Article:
NYU Collaborates with Baruch CUNY to Collect GIS Data

If you read this blog regularly, you already know that we’ve been adding a lot of useful data to NYU’s Spatial Data Repository. Today, we are excited to announce our latest collection and collaboration: we’ve added the January 2016 version of Frank Donnelly’s NYC GeoDatabase as individual Shapefile layers into our collection. Those layers (26 total) are available here.


To understand the significance of this, it helps to know a little bit more about Frank and the GIS services at Baruch CUNY. Frank is Baruch’s GIS Librarian, he and his team have put in an amazing amount of work to collect and often immensely improve data released by NYC Planning and other public sources (you can read Frank’s blog at gothos.info). Frank’s documentation, which we’ve preserved, is impeccable and truly demonstrates the value of his efforts to preserve public data and make it more useful to GIS users of all skill levels. Sometimes the interventions are small. In the NYC Colleges and Universities layer, for instance, Frank has simply redacted locations coded as colleges and universities from the Selected Facilities and Program Sites database released on Bytes of the Big Apple each year. Others are more complex. In the Subway Complexes and Ridership file, for example, Frank and his team at Baruch have harmonized MTA ridership data and expressed it in terms of the “complex” level (see the file documentation of this methodology). Layers such as this make it immensely more convenient for users to study transit in the city.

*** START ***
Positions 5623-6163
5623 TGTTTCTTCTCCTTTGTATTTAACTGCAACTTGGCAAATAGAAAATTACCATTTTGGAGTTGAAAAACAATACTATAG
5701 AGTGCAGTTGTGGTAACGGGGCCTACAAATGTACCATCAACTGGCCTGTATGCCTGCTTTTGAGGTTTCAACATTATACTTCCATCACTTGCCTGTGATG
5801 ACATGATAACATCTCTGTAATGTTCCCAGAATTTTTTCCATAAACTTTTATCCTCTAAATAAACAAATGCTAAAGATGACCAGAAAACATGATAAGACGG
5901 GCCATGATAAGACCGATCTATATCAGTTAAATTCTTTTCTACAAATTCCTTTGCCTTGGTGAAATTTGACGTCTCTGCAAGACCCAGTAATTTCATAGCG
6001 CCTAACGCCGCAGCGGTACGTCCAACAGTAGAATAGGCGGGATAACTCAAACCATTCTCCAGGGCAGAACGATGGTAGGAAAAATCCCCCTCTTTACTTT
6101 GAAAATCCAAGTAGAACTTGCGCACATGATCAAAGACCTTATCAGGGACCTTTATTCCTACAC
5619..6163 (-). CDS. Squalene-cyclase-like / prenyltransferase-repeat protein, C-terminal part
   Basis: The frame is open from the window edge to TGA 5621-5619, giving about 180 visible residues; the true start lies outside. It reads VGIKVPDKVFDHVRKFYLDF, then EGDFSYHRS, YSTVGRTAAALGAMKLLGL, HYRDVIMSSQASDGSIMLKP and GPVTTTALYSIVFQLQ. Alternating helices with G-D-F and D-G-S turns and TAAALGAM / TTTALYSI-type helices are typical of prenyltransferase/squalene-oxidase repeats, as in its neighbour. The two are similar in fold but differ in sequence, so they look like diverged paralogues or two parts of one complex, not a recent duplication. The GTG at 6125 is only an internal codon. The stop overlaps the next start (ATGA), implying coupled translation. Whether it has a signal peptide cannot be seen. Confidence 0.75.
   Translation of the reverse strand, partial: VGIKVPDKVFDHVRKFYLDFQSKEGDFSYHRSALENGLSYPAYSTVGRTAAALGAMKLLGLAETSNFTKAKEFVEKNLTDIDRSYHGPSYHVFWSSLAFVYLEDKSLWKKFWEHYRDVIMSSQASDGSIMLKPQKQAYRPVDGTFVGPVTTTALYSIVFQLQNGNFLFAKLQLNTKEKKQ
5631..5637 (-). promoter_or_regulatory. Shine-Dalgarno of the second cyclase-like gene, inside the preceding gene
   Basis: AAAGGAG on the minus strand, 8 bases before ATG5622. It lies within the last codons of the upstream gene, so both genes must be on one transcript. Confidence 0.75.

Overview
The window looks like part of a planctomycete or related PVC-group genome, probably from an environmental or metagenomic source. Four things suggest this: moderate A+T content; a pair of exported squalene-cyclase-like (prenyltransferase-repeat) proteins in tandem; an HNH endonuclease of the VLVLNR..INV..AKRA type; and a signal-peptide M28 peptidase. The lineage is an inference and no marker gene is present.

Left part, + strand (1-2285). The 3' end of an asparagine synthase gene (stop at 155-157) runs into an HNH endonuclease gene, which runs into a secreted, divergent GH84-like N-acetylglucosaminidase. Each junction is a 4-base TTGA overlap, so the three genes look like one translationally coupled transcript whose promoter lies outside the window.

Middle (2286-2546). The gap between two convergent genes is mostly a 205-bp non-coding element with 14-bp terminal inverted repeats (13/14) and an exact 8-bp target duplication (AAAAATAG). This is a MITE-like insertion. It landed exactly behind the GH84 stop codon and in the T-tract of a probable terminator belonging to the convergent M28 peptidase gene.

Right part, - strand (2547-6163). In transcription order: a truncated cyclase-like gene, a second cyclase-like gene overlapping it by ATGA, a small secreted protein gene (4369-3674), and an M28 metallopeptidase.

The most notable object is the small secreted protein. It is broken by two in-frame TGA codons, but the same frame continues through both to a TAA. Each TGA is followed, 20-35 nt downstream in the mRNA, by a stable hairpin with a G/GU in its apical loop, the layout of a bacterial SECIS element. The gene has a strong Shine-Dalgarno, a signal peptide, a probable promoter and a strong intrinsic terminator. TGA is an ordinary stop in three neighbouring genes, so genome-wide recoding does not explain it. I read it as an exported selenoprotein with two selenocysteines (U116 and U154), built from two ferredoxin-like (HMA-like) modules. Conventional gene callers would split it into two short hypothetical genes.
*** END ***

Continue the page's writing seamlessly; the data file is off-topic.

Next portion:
2015 New York City Subway Complexes and Ridership   NYU Spatial Data Repository

We’re excited to extend our collaboration and add even more files created by Frank and his team. For those in the GeoBlacklight community who are curious, this collaboration represents a combination of institutional resources that we think is promising. Baruch CUNY has put in a great deal of work to develop these files but (for now) lacks the technology stack to publish data on Geoserver and maintain an independent instance of GeoBlacklight. NYU has already done the legwork, so by acquiring the files, we pledge to not only preserve the data but also to make it available to the cross-institution community. We hope that others will be able to follow suit. As always, all of metadata is available on OpenGeoMetadata.

Site content licensed Creative Commons Attribution-ShareAlike 4.0 International License. Creative Commons License